By: Margaret Hanahoe

The Golden Rule is: if you are worried that something is wrong with your baby or yourself, contact your Doctor or Midwife straight away. Don’t be frightened that you might be over-reacting, it is really important that you understand what is happening and are reassured.


When did the bleeding start? How much blood have you lost?  (just spots of blood or a lot of blood like having a period?) Do you have pains in your abdomen?

Sometimes a miscarriage starts with a small amount of dark red bleeding and tummy cramps. However, during early pregnancy, it is not uncommon to have “spotting” which means loosing very small amounts of blood especially at the times when you would normally be having a period. Call your doctor or midwife for advice. Is there someone you can ask to be with you?


Is this sickness different from morning sickness? Can you think of anything you may have eaten which could have upset you? Do you feel feverish and generally unwell? Have you any pains in your abdomen?

Women get minor illnesses such as coughs, colds and stomach upsets during pregnancy at any other time of their lives. However, if you think that your sickness may be due to something out of the ordinary, and certainly if you have any abdominal pain, go to see your doctor. Always read the labels of over the counter non prescription medication during pregnancy and when breastfeeding.


Did you hit your stomach or head when you fell? How do you feel now? Can you still feel the baby moving?

A fall during pregnancy can be worrying. If you are not bruised and your head is clear and you can feel your baby moving, there’s probably nothing to worry about, but you should call the hospital, your doctor or midwife.


Do you normally get headaches? Have you got spots before your eyes? Does your vision seem to be affected by your headache? Have you got pains in the top half of your abdomen?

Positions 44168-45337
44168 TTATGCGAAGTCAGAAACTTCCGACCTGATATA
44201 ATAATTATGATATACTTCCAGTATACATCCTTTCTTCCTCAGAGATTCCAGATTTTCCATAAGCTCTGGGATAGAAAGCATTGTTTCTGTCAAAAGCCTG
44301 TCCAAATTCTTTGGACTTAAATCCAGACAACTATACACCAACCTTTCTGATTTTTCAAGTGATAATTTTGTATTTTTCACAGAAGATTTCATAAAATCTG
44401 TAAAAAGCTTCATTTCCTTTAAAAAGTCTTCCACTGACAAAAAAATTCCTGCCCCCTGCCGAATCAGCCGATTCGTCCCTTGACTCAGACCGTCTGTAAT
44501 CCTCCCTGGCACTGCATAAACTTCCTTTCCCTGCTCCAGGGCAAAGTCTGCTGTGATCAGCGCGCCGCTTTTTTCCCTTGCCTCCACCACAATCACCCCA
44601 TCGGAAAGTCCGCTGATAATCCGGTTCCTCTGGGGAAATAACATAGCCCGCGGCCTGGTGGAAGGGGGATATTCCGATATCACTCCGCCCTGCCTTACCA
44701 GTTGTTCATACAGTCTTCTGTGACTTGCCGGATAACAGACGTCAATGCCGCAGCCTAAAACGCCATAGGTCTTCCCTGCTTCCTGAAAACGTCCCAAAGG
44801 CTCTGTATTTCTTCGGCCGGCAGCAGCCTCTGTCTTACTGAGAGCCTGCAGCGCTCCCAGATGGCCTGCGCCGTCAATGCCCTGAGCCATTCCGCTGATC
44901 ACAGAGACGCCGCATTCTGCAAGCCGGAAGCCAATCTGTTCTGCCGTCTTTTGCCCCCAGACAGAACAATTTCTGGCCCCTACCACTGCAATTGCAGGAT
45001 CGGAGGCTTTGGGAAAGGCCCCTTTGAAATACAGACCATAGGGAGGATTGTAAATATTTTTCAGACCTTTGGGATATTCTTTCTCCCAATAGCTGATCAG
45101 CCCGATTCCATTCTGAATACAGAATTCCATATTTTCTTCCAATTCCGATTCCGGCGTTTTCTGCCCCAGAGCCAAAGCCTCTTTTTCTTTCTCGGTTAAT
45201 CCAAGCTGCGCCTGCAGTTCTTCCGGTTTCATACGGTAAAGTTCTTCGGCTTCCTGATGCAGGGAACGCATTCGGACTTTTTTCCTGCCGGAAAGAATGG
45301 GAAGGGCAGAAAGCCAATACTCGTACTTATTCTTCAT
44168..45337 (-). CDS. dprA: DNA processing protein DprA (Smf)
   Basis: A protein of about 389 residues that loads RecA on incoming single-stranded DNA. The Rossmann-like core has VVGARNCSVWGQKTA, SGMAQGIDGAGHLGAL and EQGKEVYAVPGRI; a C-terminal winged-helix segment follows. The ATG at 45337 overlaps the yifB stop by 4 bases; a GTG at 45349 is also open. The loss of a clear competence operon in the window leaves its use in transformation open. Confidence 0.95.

Pregnancy is definitely stressful. You may find that you suffer from tension headaches and need to make time to relax, enjoy a bath, go out with your partner or friends, or treat yourself. Sometimes very bad headaches may be a symptom of a disease of pregnancy called Pregnancy Induced Hypertension (PIH) or pre-eclampsia. If you have spots before your eyes and pain in the upper part of your abdomen, you should call your doctor immediately.


 Has today been busy and you have simply not noticed your baby moving? Have you noticed a gradual decrease in your baby’s movements over a few days? How long is it since you last felt your baby move?

It is not uncommon for busy women to get to the end of the day and suddenly become anxious that they haven’t felt their baby move since morning. Sit down or lie down and relax for half an hour and see if your baby starts moving. If you are at all anxious and feel that there’s been a definite change in the pattern of your baby’s movements, call the midwife and seek advice.

concerns preg 2


The bag of water surrounding the baby either starts to leak or burst with a gush.

You should note the time, amount, colour and odour if any.

Losing water from around the baby means that labour is likely to start soon, and your baby will be born. If you are less than 37 weeks pregnant, you should contact the midwife. Try to collect a sample of liquor to bring to the hospital with you. The water should be a clear colour, but if there is a green staining you should attend the hospital immediately.


A disease of pregnancy, usually first time mothers.

What are the signs and symptoms?

  • Protein in the urine
  • High blood pressure
  • Headache and spots before the eyes
  • Pain in the top half of the abdomen

Although the last two symptoms could be due to something other than pre-eclampsia, you should certainly contact the midwife or doctor at once if you have any of them, as they might indicate very serious pre-eclampsia requiring urgent medical attention.

How do I know if I’ve got it?

Each time you visit the Antenatal clinic or your GP, your urine is tested to see if there is protein in it. Your blood pressure will also be checked at each visit.

What are the problems for my baby and me if I have pre-eclampsia?

If your blood pressure is high, the placenta doesn’t work well and your baby may not get all the food and oxygen he needs to grow properly. Very high blood pressure is also bad for you as it can damage your kidneys and may cause you to fit (although this is very rare).

 What will happen if I get pre-eclampsia?

The doctor may want to see you more regularly to check your blood pressure and test your urine. You may be told to rest at home or asked to come into hospital to rest and for observation. If your pre-eclampsia is very bad, you will be induced to start you off in labour, or a caesarean section will be performed so that your baby can be born before either of you comes to any harm.



Midwife and antenatal teacher Margaret Hanahoe founded the National Maternity Hospital’s DOMINO and Home Birth schemes. She is the co-author of the ebook guide “Bump to Birth to Baby” available to download on Amazon. More information from: